Another gruesome side of sheep rearing is when the baby is breech. See, lambs are all legs, and these lanky extremities sometimes get stuck in the birth canal. A difficult birth is known as"dystocia". This is an emergency situation in which the farmer has to step in. The farmer slips on a sleeve which is a thin glove that goes almost up to the shoulder, this prevents you from transferring bacteria into the mother sheep ( also provides a barrier between your hand and sheep insides...... ugh) The farmer must slip his hand and arm into the birth canal, readjusting the baby, while simultaneously pulling the baby out with the other hand.  It sounds slippery and easy, but trust me, it takes every ounce of strength to pop that sucker out!!! They do not come easy. But when the baby finally slips out into your hands, and your sweating and panting and exhausted ( not to mention the mother!!)  suddenly the whole atrocious process doesn't seem quite so disgusting. It seems like the most natural thing in the world.
Right now, in the wonderful province of Saskatchewan, we are in the middle of tick season. As a city girl, I’ve never even seen a tick. Well, except for the one unlucky guy that hitched a ride on my co-workers pant leg. We put him in a pill bottle and tried to keep him alive with African violet leaves and drops of blood from another incredibly generous co-worker who just happened to give herself a papercut. We named him Ted. Ted survived an impressive three days in his new home, before his untimely death which resulted in toilet bowl funeral. Poor Ted.  But I digress. Back to tick season. Quite honestly, I’m terrified of any tick outside of a plastic pill bottle. For starters, they’re very small, they lurk in tall grass (which I am surrounded by for miles) and... they suck blood!!!! Any creature that drinks my blood is not okay in my books.  Also, they carry the dreaded Lyme disease, which is extremely uncommon but non-the-less frightening.  The best way to protect yourself is by avoiding tall grass and wearing long pants and covered feet. Insect repellent containing DEET is also recommended.  My big black rubber boots seem to protect me just fine, but what about my dogs? Molly is basically a walking cottonball and Charlie is brown, which makes it hard to find anything in his fur. I tried the liquid stuff that you apply to the skin back of their neck. This is supposed to keep not only ticks away, but also fleas and mosquitoes. But it’s very toxic, and it made their fur incredibly greasy and reeking like orange cleaner. So into the bathtub with the pups and into the garbage with the rest of the toxic, greasy liquid.  So I guess it’s nightly fur checks for the dogs, which, trust me, will have to involve more than a few pacifying Milkbones (they don't approve of being inspected). But alas, I will sleep soundly knowing there are no ticks lurking in the shadows of my blankets.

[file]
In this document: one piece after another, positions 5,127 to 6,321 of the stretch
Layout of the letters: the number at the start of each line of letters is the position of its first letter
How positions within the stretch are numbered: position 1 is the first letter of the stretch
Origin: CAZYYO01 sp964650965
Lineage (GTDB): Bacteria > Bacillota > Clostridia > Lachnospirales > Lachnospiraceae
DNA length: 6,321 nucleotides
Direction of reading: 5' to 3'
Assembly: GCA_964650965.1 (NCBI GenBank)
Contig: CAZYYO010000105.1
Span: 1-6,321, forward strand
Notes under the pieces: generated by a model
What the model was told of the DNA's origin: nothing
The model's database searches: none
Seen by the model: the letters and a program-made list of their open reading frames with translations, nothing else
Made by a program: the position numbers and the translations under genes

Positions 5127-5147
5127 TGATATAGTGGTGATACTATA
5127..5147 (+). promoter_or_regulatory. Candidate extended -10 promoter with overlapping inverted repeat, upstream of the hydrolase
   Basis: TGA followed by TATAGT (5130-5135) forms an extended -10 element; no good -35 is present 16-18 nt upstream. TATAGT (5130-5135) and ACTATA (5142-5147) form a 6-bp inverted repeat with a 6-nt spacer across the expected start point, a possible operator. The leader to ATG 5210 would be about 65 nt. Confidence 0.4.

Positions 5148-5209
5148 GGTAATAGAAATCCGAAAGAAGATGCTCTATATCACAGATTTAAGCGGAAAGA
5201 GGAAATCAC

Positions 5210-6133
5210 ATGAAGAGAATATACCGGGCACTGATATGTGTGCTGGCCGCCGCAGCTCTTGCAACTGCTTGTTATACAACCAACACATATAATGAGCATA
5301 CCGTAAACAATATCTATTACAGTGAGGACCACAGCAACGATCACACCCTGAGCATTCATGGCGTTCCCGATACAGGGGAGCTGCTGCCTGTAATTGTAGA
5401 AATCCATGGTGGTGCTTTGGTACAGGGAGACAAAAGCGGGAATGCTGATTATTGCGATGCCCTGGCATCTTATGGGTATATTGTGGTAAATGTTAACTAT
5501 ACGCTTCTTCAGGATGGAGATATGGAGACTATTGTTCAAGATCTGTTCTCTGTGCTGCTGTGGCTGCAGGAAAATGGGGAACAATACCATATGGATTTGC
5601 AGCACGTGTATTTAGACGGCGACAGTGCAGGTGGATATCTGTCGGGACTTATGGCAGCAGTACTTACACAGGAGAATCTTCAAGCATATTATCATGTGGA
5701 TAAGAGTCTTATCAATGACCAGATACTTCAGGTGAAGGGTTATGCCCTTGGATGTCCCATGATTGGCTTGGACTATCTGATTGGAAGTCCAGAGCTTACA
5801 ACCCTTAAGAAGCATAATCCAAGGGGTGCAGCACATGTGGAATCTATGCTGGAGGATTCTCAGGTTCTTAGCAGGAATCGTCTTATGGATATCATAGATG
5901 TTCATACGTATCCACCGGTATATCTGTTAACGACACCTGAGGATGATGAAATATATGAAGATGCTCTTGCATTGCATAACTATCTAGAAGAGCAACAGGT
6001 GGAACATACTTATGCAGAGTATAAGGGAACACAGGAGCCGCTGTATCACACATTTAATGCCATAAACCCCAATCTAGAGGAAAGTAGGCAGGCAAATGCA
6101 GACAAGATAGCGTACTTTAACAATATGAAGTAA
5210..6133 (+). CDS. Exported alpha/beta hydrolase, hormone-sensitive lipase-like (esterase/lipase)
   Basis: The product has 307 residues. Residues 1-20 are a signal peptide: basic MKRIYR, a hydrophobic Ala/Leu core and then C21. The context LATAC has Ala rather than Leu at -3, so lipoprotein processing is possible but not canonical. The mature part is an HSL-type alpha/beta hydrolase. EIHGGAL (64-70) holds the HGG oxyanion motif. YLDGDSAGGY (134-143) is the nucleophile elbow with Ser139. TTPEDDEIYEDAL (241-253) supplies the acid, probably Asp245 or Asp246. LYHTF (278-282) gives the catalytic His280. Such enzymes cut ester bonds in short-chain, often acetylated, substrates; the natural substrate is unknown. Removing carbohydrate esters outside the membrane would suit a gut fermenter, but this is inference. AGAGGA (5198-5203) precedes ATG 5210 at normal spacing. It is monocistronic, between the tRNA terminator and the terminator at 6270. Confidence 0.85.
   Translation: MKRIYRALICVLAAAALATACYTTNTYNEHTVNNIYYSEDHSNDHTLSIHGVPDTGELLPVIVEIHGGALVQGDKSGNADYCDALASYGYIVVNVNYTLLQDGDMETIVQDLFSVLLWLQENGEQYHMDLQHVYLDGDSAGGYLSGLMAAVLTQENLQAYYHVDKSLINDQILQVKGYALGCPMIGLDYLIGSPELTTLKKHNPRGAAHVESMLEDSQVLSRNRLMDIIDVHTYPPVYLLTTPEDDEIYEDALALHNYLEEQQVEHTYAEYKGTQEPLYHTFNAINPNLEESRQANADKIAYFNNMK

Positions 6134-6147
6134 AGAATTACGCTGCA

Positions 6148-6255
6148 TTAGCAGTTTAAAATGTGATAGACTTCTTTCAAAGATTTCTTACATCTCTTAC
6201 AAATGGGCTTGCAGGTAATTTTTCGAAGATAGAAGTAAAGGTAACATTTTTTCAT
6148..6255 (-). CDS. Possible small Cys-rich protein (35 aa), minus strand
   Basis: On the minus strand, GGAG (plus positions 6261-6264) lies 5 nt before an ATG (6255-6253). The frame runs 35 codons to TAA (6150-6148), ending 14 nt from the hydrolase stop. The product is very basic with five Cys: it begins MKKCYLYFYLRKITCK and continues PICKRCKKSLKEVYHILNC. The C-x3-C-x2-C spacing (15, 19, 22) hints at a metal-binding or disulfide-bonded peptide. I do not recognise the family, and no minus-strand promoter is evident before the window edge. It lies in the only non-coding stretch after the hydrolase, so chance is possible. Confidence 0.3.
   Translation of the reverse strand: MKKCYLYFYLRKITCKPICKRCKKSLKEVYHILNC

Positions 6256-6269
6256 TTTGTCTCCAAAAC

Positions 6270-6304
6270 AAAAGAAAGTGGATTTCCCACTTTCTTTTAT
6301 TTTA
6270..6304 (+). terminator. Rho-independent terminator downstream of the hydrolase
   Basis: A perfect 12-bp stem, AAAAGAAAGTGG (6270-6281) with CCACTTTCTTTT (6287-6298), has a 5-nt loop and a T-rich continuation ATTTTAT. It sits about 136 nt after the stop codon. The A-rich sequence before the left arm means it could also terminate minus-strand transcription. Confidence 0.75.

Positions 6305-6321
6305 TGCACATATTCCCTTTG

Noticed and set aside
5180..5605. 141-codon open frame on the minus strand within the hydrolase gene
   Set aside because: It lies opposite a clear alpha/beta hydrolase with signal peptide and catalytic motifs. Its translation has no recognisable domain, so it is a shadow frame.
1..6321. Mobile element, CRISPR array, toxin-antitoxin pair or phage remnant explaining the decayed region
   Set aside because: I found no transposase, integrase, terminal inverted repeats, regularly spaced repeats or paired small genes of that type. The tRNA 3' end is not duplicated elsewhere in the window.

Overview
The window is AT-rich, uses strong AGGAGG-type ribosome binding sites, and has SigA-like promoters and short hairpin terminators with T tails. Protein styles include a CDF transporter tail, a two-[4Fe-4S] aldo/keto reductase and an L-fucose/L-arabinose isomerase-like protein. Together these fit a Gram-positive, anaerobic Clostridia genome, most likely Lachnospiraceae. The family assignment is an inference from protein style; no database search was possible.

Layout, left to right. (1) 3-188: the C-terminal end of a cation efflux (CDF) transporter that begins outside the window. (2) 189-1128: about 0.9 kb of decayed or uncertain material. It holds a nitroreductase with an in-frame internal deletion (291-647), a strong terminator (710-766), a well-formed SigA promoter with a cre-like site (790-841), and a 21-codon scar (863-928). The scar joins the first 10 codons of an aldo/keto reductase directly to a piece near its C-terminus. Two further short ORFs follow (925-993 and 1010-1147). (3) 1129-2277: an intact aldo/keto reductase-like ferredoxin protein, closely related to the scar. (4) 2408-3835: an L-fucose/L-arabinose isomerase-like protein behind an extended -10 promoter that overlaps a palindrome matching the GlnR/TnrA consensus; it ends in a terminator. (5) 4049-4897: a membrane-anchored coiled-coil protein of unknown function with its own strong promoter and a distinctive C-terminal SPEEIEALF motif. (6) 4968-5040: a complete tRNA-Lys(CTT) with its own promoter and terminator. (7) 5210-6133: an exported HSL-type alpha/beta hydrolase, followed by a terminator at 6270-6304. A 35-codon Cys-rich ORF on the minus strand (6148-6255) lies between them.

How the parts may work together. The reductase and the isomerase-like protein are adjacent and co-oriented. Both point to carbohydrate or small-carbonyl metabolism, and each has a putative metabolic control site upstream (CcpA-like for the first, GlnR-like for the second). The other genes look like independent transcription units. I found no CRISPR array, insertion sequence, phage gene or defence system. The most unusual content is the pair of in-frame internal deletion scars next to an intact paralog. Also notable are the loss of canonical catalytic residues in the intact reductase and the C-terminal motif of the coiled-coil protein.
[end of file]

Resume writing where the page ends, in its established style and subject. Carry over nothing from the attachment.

3 weeks ago, I chose my seeds. Carefully. I tried not to go overboard as I tend to do any time a Master card is involved, so I just bought the essentials. Peas, beans, corn, beets, carrots ( three different colours... that’s right, you can buy different coloured carrots) onions, tomatoes and three different kinds of potatoes... red, gold and Russian blue. And lettuce. And garlic. Oh ya, and chillies.